La Corregidora de Queretaro
Josefa Ortiz de Domínguez, born September 8, 1768 in the city of Queretaro, Mexico, daughter of Captain Juan Jose Ortiz and Manuela Giron, both who died early in Josefa’s life, leaving her to be brought up by her maternal aunt. In 1791 Josefa married Miguel Dominguez, who shortly afterward was appointed magistrate, or “Corregidor”, of the city of Queretaro.
Josefa was very sympathetic with the plight of the indigenous, mestizo and criollo communities and worked closely with them in trying to overcome the injustices they experienced. These meetings attracted educated free-thinkers and gradually evolved into the official gatherings of the incipient revolutionary independence movement. A date of December 8, 1810 was set by the rebels for their revolt. When the Spanish authorities got wind of possible rebel activities going on in Queretaro in September, Josefa Ortiz de Dominguez was able to get words of warning out to the conspirators, leading to Don Miguel Hidalgo y Costilla´s “Cry of Dolores” (Grito de Dolores) in the early morning hours of September 16th, and the onset of the Mexican war of independence.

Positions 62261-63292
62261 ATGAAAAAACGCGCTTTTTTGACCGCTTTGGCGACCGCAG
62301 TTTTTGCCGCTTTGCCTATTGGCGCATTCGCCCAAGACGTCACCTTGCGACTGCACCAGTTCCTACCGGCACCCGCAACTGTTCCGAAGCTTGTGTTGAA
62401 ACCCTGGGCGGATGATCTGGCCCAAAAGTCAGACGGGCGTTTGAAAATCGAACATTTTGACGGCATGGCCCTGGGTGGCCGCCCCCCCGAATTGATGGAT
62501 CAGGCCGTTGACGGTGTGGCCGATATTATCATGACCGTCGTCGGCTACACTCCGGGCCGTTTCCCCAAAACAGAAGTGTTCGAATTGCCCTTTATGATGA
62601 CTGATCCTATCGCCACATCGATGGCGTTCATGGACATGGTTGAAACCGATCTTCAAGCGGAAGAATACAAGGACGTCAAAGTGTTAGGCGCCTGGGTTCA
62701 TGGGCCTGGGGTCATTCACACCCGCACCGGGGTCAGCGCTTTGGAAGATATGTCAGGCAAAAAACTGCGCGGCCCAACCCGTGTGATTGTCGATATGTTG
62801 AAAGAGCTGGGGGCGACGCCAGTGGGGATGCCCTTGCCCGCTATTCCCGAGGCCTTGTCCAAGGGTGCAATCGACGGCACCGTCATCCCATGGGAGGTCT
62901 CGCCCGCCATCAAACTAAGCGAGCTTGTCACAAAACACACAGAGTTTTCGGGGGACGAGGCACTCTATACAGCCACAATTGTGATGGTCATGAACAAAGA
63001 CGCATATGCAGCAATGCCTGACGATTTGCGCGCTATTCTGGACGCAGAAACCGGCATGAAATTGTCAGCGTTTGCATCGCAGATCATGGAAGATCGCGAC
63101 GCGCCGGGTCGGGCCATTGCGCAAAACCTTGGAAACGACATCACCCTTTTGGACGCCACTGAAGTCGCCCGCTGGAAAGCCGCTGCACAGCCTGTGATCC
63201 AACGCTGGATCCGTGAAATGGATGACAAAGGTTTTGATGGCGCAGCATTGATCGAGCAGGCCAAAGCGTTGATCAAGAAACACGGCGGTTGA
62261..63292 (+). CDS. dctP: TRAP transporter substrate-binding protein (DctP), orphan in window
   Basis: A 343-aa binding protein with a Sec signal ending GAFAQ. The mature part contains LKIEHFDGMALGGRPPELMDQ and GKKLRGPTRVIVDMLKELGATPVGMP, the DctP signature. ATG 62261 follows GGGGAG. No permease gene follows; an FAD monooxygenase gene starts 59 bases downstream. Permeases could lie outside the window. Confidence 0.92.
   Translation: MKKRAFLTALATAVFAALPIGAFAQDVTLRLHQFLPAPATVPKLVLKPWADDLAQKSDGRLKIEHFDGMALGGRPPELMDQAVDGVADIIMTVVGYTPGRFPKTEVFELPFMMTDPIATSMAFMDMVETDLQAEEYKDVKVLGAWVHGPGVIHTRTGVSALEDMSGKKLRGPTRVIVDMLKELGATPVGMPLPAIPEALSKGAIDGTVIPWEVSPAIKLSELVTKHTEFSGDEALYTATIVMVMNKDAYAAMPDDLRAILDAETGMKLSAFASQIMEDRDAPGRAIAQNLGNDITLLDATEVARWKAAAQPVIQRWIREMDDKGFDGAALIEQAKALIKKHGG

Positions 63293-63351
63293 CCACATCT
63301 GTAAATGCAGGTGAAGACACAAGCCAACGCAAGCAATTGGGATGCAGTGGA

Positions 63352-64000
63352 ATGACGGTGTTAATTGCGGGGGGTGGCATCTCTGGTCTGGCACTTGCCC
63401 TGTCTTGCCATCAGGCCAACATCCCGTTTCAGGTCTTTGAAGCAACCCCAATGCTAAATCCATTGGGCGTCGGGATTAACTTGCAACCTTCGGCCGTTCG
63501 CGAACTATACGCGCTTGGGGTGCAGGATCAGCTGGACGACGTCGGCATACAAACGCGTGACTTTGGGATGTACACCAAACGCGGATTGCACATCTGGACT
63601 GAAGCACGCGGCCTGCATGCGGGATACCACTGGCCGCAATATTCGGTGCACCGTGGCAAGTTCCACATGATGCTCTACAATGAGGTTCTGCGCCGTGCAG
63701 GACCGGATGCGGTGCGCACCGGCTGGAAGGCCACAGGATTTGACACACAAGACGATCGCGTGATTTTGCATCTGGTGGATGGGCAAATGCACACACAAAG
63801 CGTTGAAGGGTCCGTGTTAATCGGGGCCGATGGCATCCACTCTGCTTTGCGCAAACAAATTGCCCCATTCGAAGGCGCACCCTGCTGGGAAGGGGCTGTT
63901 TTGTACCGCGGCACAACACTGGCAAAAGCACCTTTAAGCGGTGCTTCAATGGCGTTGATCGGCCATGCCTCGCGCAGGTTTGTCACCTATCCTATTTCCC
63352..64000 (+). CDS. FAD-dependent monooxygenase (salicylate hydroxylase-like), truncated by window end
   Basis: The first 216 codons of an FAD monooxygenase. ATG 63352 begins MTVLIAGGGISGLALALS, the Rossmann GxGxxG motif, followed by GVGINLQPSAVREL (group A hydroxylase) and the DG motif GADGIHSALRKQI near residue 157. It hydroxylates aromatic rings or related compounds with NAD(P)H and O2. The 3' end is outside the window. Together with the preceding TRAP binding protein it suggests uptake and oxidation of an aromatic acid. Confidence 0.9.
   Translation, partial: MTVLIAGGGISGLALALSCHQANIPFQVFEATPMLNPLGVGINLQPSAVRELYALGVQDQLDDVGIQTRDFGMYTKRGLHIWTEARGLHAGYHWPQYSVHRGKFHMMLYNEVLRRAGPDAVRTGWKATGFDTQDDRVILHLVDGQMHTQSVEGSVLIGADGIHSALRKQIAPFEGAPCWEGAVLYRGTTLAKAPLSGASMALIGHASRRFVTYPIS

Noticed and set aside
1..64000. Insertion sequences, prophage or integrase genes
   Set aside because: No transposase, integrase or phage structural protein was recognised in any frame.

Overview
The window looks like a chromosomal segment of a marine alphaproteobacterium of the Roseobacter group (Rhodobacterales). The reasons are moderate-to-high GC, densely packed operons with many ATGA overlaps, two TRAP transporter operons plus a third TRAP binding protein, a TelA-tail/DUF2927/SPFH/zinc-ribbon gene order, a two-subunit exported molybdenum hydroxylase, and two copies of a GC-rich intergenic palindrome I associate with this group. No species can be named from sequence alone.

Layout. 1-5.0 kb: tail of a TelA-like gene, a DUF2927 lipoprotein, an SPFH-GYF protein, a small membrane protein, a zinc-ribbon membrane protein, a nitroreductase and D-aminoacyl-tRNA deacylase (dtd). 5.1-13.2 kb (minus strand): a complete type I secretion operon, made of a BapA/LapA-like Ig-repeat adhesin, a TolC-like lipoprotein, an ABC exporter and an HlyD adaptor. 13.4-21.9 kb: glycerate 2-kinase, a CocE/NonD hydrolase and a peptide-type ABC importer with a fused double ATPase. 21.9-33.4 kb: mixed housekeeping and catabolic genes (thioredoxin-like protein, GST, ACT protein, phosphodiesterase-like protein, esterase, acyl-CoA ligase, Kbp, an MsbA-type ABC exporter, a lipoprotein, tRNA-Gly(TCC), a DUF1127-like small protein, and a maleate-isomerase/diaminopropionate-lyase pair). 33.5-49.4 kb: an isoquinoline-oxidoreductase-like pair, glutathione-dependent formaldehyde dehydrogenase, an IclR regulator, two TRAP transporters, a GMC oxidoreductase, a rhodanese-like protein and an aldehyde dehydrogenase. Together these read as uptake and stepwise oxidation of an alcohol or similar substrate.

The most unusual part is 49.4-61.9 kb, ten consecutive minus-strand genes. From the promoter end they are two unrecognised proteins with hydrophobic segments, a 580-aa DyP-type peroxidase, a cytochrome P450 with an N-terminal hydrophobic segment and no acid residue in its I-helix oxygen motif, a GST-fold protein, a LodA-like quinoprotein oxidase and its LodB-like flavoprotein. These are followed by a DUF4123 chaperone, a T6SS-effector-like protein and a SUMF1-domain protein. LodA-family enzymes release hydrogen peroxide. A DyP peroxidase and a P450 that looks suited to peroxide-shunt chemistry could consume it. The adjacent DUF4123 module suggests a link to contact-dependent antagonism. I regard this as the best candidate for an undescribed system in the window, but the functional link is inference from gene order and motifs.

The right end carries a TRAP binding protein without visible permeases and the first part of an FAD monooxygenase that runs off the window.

Josefa Ortiz de Dominguez and her husband were imprisoned. She was placed in the seclusion of a monastery although she was later released under the condition that she would not continue to support the rebels. After her release, however, Josefa Ortiz continued to support political movements working toward independence and greater personal dignity, never accepting reward nor recognition for what she considered patriotic action. She died in 1829 in Mexico City.
In Arq. Arturo Macias’ depiction of Josefa Ortiz de Dominguez, her figure appears to be imprisoned in a block of wood out of which she is emerging. Carved on side of the block of wood are the names of thirteen other women, fellow conspirators against the Viceroyalty of New Spain. A heavy, broken chain hangs from her left wrist. On the other wall of the block of wood is carved the emblem of the Viceroyalty of New Spain, from which she liberated herself and her country in the war of Independence.